Image description: A set of four stairs with the words ‘KEEP OUT’ written on the bottom two stairs

She turned to come down the ramp just as I came through the door. There was plenty of room for me to move over to the side to let her descend and then pass me. I pulled over. As she passed me she said, “They certainly didn’t build these for you did they?” Now, I had to think quickly. She was coming down a ramp, which they do indeed build for people with disabilities, but it was one in a movie theatre where I have only ever known ramps to be. I presumed then that she was referring to the fact that it was very narrow. All this happened in the instant after she spoke, I said, “No, I guess not.” She laughed then and said, “So you didn’t take the hint.”

My face must have looked stricken, because that’s actually how I felt. She said then, “Oh, please, I’m not serious, I was just joking.

And I believe she was.

I believe she had absolutely no ill intent.

I nodded that I understood that it was a joke. She shrugged her shoulders like she didn’t know what else to do or say, like she didn’t understand why what she said hit me so hard.

Because that comment did land a punch.

“They didn’t build this for you … take the hint.”

I’ve written before about how, often, I see architecture as prejudice made in concrete, that the exclusion was and is intentional. “People just didn’t think about access back then,” I’m told. Well, they may not have used the term access but it needs to be clear that people with disabilities have always existed. At times in history our numbers grew large as a result of wars and human conflict. Wheelchairs aren’t a new invention. The very first depictions of wheeled furniture was in the 5th century BCE and from there the first chairs specifically for moving people with disabilities was around the year 525 CE.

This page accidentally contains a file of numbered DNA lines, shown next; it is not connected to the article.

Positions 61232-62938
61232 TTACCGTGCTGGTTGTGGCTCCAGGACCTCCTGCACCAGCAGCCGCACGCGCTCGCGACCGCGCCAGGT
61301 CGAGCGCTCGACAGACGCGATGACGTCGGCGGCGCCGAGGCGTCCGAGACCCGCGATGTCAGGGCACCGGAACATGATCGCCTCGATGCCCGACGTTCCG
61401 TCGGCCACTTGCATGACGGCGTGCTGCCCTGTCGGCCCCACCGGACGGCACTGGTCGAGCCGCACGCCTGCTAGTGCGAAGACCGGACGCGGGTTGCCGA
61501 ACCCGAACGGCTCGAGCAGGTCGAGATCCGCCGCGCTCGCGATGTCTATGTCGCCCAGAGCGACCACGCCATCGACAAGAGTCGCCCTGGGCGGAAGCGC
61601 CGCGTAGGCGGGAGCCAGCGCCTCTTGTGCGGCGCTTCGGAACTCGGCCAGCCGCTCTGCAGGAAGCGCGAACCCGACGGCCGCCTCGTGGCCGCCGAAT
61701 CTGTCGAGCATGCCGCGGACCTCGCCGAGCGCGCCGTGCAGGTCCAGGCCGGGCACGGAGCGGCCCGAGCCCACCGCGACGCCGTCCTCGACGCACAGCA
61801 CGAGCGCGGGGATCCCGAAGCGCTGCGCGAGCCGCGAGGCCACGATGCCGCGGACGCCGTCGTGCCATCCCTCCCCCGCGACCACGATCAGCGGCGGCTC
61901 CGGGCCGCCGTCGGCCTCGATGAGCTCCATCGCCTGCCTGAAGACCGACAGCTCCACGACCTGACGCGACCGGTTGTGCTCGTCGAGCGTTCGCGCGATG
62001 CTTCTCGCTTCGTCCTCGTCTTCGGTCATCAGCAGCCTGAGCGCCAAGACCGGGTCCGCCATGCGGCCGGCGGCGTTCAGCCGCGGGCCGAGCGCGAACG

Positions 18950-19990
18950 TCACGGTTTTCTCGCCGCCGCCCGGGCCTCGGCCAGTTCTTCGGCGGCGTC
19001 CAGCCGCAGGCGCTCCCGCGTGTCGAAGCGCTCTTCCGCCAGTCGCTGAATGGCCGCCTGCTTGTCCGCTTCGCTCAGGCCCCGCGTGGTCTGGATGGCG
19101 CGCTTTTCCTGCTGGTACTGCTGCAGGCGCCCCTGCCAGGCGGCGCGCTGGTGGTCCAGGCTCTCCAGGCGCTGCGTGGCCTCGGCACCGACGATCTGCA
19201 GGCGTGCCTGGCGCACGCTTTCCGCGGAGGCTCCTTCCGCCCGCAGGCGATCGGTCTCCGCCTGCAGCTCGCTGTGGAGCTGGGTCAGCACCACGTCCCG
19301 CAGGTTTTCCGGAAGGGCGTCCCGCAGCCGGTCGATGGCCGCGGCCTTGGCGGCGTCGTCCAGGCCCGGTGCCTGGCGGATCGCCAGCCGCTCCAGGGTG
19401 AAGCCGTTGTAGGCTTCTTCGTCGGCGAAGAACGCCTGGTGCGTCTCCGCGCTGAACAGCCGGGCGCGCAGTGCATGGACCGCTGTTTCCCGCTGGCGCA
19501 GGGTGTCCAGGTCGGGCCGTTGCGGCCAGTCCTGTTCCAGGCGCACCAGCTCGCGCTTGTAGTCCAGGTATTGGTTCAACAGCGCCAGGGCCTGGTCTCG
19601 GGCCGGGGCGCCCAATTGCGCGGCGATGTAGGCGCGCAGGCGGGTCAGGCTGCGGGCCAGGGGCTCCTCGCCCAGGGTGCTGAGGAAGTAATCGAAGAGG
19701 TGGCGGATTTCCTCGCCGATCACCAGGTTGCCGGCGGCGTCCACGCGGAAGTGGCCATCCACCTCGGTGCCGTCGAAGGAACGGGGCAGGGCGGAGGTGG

I know, I know, I know, we were hidden away. But the question is, were we hidden away or were we made unwelcome by stairs and other impassible barriers?

Nevertheless, I knew all this, but the comment that we … didn’t take the hint, struck home because she made it clear that it WAS a hint. ‘Not Wanted Here.’ Some places had ‘ugly laws’ to keep us off the street, others simply built buildings ensuring that we wouldn’t have entry.

It was even later, well after the movie, that I realized again that I’m so glad that there were people with disabilities who ‘didn’t take the hint.’ That there were those who, despite the clear message to ‘keep out’ fought there way in. That there were those who’s voices echoed down hallways that they, themselves, could never get access to.

It was hard for a while to focus on the movie.

But I did.

Because even though it wasn’t built for me, I was there, I was in, and I’m not going away. None of us are. Community and freedom are addictive and I, for one, am hooked.